As indicated above, the plug 52 integrated into the valve 10 is “balanced” as a result of the inclusion of the balance holes 54 within the end portion 52 a thereof. As a result of the inclusion of the balance holes 54 therein, when the plug 52 is in its closed position, high pressure fluid flowing through the inlet passage 16 in the direction of the arrow A is able to pass through the balance holes 54 and into the interior chamber 78 collectively defined by the inner surfaces of the end and sidewall portions 52 a, 52 b of the plug 52, the outer surface of the piston rod 42, and a portion of the hub cap 24. The placement of the plug 52 into a balanced condition as a result of the inclusion of the balance holes 54 therein gives rise to greater ease in the movement of the plug 52 between the fully open and closed positions. Despite fluid flowing into the interior chamber 78 when the plug 52 is in the closed position, such fluid is still effectively prevented from flowing through the flow control element 60 and hence into the outlet passage 20.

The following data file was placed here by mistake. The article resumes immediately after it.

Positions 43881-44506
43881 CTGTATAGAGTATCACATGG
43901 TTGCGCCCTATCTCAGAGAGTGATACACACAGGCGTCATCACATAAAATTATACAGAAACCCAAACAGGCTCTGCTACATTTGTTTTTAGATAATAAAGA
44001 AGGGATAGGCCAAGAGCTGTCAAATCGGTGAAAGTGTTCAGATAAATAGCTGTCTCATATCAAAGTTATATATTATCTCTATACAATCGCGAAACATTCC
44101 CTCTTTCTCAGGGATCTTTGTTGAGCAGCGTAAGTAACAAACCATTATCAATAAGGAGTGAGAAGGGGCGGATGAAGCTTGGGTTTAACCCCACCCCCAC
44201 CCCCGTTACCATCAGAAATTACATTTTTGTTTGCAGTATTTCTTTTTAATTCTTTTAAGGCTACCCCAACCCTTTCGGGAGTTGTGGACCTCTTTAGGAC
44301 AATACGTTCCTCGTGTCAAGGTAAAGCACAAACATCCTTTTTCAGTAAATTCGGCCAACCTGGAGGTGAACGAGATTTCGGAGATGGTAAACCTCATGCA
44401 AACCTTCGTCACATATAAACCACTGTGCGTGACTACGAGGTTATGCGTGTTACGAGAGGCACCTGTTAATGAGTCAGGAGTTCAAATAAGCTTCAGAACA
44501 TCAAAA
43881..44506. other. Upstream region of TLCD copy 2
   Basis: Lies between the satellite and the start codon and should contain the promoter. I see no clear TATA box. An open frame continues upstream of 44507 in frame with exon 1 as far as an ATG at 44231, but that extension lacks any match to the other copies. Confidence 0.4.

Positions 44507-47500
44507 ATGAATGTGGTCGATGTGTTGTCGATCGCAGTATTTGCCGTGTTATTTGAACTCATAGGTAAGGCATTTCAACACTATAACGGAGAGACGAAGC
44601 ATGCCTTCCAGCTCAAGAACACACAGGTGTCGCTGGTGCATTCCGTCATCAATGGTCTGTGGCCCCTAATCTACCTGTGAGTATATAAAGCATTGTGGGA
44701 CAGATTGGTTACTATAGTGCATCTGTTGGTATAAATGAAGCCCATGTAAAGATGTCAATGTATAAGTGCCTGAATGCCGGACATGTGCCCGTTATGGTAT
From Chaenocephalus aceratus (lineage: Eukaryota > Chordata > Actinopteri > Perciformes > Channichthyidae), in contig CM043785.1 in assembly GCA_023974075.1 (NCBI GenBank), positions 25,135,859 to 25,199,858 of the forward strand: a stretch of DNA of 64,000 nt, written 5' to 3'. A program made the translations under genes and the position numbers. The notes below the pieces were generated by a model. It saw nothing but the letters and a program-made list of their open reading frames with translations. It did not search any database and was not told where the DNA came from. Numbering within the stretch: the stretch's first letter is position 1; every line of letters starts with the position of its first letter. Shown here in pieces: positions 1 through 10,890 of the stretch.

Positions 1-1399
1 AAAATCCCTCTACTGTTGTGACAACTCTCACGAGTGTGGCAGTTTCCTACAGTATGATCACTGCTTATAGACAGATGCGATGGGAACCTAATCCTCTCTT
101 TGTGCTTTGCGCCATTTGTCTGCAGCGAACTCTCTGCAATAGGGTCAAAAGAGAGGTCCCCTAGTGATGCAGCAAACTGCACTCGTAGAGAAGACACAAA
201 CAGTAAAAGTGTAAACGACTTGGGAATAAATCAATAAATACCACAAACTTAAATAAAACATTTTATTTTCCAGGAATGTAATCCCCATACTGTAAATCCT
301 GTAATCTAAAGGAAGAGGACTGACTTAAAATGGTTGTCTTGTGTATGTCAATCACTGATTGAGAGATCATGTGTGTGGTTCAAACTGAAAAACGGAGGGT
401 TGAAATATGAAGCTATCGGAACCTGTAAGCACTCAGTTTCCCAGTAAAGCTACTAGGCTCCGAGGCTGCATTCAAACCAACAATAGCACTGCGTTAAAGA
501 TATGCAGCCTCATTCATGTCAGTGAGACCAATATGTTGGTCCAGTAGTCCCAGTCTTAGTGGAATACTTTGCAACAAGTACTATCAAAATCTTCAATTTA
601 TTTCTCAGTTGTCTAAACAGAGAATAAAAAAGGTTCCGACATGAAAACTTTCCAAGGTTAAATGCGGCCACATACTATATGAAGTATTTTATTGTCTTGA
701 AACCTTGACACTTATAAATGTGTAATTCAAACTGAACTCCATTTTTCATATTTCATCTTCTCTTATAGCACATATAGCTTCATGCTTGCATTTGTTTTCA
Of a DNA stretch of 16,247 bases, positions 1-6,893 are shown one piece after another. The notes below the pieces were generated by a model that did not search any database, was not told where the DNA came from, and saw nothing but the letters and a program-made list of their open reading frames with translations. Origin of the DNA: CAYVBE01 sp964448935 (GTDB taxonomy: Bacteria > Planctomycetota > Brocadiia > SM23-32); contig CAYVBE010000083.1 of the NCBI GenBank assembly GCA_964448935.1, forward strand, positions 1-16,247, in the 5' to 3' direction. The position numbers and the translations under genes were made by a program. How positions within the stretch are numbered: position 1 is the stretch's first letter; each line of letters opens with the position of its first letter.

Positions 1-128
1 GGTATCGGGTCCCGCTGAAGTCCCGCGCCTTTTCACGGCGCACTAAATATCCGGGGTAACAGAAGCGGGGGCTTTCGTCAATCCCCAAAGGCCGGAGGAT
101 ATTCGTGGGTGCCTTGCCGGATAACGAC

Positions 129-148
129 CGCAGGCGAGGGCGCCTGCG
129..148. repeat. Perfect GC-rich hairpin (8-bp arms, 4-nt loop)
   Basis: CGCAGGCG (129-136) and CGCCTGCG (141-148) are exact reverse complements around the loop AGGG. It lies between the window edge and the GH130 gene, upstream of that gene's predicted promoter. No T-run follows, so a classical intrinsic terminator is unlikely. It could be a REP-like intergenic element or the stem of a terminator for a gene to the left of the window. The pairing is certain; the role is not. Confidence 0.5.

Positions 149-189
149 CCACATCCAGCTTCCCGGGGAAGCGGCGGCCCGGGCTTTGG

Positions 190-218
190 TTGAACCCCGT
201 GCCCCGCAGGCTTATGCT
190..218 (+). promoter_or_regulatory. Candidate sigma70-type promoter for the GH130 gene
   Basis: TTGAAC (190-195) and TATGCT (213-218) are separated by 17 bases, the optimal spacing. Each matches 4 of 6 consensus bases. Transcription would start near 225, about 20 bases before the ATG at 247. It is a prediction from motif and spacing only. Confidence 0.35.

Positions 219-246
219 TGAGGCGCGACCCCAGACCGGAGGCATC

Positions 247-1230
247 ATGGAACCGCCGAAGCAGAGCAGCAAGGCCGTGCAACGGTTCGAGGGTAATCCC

As will be recognized by those of ordinary skill in the art, the proper operation of the valve 10 could be compromised if fluid flowing into the interior chamber 78 when the plug 52 is in the closed position is able to migrate between the outer surface of the piston rod 42 and that surface of the hub cap 24 defining the bore 28 into the piston chamber 34. To prevent the flow of fluid from the interior chamber 78 into the piston chamber 34, a live load packing is preferably interposed between the piston rod 42 and the hub cap 24. As seen in FIGS. 1 and 2, the live load packing comprises annular first and second packing elements 80, 82 which reside within the central bore 28 in spaced relation to each other. Captured between the first and second packing elements 80, 82 is an annular lantern ring 84. The piston rod 42 is slidably advanced through the first and second packing elements 80, 82 and the lantern ring 84. The first and second packing elements 80, 82 and the lantern ring 84, as well as ancillary packing elements disposed adjacent respective ones of the first and second packing elements 80, 82, are all maintained in a compressive state by an annular packing bushing 86 which is rigidly attached to the hub cap 24 and partially resides within the interior chamber 78. The piston rod 42 is also slidably advanced axially through the packing bushing 86.